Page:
OKLAHOMA CITY (KFOR) – Oklahoma City Public Schools sent some students back to the classroom Tuesday.
Half of pre-k and kindergarteners are back under a school roof for the first time in seven months.
“A little excited and at the same time with all this COVID, a little nervous,” said parent Lilian Bonilla.
There were mixed emotions Tuesday at Hawthorne Elementary.
“I know I won’t be able to see their beautiful smiles, but just to be able to hear their laughter is going to mean the world to me and my staff,” said Hawthorne Elementary Principle Melinda Elms.
All of that excitement also comes with COVID-19 concerns.
Those concerns forcing at least one teacher to resign on Monday.
“And that may not be the last one to do that and again we would just encourage as your making the decisions know the facts and then make your decision and we support that,” said Superintendent Dr. Sean McDaniel.
Dr. McDaniel working to address anxiety as little masked faces made their way into the building.
“What we’ve tried to do is stick to process, be flexible and then inform, and as long as we can do that, we know that we’re going to have cheerleaders who say that’s exactly what I would’ve done or we’re going to have other who just don’t like it,” said McDaniel. “We need to be at our very best when it comes to monitoring kids and their mask wearing and their social distancing it’s not just another day.”
Every Monday is spent all virtual.
“So, throughout the week we’re able to make contact every other day worst case scenario with every kid,” said McDaniel.
They made the decision to send younger kids back first for various reasons.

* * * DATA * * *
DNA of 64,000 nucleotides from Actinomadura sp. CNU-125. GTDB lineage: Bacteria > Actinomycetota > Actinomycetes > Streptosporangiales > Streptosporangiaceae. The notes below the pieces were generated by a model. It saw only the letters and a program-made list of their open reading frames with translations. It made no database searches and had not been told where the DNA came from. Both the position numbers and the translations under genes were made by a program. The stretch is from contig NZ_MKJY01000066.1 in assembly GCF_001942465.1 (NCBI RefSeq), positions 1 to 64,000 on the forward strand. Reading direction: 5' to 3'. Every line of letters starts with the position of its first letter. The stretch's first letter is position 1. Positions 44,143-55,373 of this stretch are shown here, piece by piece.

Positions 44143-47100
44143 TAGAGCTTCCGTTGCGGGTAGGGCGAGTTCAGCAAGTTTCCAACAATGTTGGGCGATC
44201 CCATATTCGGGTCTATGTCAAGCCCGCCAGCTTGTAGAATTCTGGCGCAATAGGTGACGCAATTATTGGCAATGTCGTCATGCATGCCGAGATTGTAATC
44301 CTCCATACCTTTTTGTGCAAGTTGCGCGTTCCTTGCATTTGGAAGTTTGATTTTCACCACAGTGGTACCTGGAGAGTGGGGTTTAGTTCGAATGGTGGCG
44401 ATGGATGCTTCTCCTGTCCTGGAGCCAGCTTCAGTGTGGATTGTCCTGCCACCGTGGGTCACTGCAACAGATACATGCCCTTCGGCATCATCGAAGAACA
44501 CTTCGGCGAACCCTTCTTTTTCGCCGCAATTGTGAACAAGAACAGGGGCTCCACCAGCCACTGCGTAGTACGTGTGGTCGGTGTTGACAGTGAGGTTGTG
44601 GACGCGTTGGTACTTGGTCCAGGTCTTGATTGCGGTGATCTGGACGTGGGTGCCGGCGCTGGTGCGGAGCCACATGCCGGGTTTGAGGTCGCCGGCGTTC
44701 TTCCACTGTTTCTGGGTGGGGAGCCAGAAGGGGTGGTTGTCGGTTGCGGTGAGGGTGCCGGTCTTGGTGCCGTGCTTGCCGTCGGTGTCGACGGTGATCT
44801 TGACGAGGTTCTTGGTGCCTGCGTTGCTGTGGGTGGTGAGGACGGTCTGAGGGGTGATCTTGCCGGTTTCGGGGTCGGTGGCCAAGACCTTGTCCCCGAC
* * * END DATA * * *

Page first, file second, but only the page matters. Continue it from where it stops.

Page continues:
“This is a foundation that can’t be redone. Our students need a routine for them to build their learning on,” said Dr. Jamie Polk, the Asst. Superintendent of Elementary Education.
With 5,000 staff members and 36,000 students, Dr. McDaniel says a positive COVID-19 case is inevitable.
“We don’t expect this to be a perfect plan where nobody tests positive and nobody is quarantined, but we have plans in place to address those things that will happen,” said McDaniel.
McDaniel seeks to be transparent with staff and parents.
“We understand that information is power and as long as we can inform you, you may agree or disagree, but you have the information about why we made a decision, what the decision means to you, how this will impact you and kids and families,” he said.
They’ve hired more custodial staff, and are cleaning morning, during the day, and at night.
Teachers also now have the option to fill out a form if they don’t feel their room was cleaned properly.
“They [maintenance department] have created a form so if a teacher feels at any given time that their room or a spot in their room has not been thoroughly cleaned they fill out that form and they give it to their supervisor,” said Polk.
They also emphasized that families need to do their part at home.
“Please be deliberate when our students come home this evening and that’s hand washing get out of their school clothes because this will take all of us,” said Dr. Polk. “It’s just not walking back in the door, we will need you to be cautious in regards of getting hands washed, clothes off, and perhaps shoes off at the door.”
Every kid in each household will be on the same schedule.
It’s determined by the oldest student. If that student is ‘A’ then all kids in the house will be ‘A.’
The results of that are computerized.
Dr. McDaniel says they plan to follow the Department of Education’s color-coded system.
If they are in the red zone, they will switch back to all virtual.
“We try as hard as we can not to say one thing is going to drive our decision” said McDaniel, “but anytime we hit 50… we’re shutting down, but beyond that things could happen where we do not hit the red and we could still shut down,” he said.
First through 12th graders are scheduled to head back November 9th.